The ban will be in place until hospital officials say otherwise. (Image Via Google Street Map)

MILWAUKEE, WI — It’s once again flu season in Wisconsin and Children’s Hospital of Wisconsin is temporarily banning children younger than 12 years old from visiting patients in two hospitals.

According to a news release from Children’s Hospital of Wisconsin, the ban goes into effect starting Wednesday, Dec. 18 at their Milwaukee and Neenah hospital.

The ban will be in place until hospital officials say otherwise. This policy does not include clinic appointments or Emergency Department visits, officials said.

This restriction only applies to visitors. Families with children under the age of 12 years may still seek medical attention in one of their clinics, Urgent Care locations or Emergency Department.

“To help prevent the spread of the influenza virus and other viral illnesses, and to protect the health of our patients, families and staff, Children’s Wisconsin is implementing an annual temporary visitor restriction at both our Milwaukee and Fox Valley hospitals as well as the Surgicenter,” Mike Gutzeit, MD, Chief Medical Officer, Children’s Wisconsin said in a statement.

Flu Season Off To “Unusual” Start

The flu season is off to an “unusual” start and government health officials say it has already been blamed for over a thousand deaths, including 10 children — though not recently in Wisconsin as of early December. There’s a high chance activity will peak in late December though the worst could come anytime between the end of the year and February, according to flu season forecasts.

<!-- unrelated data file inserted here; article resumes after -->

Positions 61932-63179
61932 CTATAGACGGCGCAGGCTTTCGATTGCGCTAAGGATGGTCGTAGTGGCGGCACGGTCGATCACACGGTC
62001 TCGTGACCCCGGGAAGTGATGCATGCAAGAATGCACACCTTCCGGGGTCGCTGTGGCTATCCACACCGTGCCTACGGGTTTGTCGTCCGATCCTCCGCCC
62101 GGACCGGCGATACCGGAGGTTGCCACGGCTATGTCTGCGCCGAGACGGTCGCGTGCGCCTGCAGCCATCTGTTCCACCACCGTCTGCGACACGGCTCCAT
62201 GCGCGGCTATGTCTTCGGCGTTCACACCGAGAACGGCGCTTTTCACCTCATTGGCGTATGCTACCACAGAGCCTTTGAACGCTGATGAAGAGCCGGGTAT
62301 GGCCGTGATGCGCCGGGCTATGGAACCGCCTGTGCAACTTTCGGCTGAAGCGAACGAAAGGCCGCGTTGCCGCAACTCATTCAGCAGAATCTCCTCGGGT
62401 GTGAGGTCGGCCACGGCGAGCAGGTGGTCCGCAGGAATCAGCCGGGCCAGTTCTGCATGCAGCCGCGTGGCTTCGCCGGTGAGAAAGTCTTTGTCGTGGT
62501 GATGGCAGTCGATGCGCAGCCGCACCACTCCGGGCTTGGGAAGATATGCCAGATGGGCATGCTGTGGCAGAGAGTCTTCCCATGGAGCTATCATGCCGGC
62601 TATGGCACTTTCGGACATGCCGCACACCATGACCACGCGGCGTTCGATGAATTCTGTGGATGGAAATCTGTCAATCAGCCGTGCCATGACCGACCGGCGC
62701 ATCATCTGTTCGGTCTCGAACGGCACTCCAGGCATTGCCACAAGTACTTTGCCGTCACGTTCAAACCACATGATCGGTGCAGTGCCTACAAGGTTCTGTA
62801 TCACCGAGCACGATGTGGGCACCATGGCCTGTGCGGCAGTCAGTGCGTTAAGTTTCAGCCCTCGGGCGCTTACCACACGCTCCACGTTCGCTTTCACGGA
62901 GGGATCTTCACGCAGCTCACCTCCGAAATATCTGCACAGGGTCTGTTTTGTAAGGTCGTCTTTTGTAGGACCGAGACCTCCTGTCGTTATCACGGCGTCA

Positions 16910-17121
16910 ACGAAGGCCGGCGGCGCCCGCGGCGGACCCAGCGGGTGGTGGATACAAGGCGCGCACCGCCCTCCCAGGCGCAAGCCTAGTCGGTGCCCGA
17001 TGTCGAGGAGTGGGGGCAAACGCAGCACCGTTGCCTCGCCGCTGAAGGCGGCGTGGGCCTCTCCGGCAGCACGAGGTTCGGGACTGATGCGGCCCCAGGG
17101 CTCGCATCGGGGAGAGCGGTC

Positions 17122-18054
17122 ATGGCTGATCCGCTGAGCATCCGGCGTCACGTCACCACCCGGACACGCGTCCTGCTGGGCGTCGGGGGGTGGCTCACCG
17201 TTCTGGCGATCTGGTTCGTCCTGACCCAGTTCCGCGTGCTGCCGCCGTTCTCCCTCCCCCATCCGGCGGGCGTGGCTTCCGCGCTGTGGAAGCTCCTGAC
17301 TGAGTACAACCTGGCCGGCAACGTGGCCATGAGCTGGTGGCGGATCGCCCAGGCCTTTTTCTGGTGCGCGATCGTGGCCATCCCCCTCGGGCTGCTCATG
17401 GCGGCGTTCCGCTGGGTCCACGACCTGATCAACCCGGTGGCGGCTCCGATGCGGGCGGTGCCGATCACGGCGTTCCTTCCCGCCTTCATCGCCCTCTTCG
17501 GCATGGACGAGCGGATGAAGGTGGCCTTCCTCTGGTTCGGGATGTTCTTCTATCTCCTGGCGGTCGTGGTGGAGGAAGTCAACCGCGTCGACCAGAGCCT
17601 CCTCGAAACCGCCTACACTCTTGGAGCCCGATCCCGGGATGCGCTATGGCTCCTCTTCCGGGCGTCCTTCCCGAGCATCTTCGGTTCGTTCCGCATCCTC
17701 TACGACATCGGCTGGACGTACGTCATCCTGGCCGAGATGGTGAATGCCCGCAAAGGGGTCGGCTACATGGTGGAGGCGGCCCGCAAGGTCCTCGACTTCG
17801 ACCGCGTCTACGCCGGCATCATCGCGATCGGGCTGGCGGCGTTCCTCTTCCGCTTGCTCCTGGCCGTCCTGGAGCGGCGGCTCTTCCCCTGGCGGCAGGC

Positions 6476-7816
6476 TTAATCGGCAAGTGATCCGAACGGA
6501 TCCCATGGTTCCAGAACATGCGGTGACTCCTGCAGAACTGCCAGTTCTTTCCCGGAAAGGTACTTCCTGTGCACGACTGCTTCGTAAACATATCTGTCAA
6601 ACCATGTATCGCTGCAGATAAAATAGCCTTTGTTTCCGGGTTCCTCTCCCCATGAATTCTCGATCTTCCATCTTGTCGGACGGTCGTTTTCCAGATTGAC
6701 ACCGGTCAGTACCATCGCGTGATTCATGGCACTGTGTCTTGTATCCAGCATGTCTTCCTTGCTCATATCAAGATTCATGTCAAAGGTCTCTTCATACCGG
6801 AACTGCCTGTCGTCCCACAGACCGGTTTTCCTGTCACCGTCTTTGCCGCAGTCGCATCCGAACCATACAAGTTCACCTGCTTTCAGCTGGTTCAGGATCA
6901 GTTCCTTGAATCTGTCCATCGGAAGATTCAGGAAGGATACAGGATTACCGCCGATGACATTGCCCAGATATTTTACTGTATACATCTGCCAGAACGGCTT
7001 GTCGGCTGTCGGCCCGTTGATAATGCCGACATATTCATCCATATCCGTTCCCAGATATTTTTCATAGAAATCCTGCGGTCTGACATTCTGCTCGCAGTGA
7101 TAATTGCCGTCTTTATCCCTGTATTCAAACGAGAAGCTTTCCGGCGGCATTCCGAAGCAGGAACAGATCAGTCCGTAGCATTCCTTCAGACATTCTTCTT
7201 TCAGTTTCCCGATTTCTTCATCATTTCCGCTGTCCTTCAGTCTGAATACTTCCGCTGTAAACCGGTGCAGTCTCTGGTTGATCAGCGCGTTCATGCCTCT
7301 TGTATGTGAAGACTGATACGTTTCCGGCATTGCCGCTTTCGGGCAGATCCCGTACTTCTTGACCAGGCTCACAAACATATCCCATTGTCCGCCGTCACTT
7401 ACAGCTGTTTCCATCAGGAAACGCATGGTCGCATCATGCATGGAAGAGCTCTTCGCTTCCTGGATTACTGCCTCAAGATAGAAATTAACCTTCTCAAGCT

So far, the Centers for Disease Control and Prevention says most illnesses are the result of the influenza B/Victoria viruses, which the agency said is unusual for this time of the year. The next most common virus in circulation is the A/H1N1 and it’s increasing in proportion relative to other viruses in some regions.

The latest data from the agency — current as of the week ending Dec. 6 — shows that the virus is widespread in 23 states, though most of Wisconsin is still reporting influenza levels at normal regional levels.

The geographic spread of flu activity does not measure the severity of the virus.

The CDC’s influenza-like-illness (ILI) surveillance measures the level of flu activity within a state. According to the latest data, nine states, including Wisconsin, and the District of Columbia had low activity.

According to the CDC, symptoms of the flu include:

  • Fever or feeling feverish/chills (though not everyone with flu will have a fever)
  • Cough
  • Sore throat
  • Runny or stuffy nose
  • Muscle or body aches
  • Headaches
  • Fatigue (tiredness)
  • Some people may have vomiting and diarrhea, though this is more common in children than adults.

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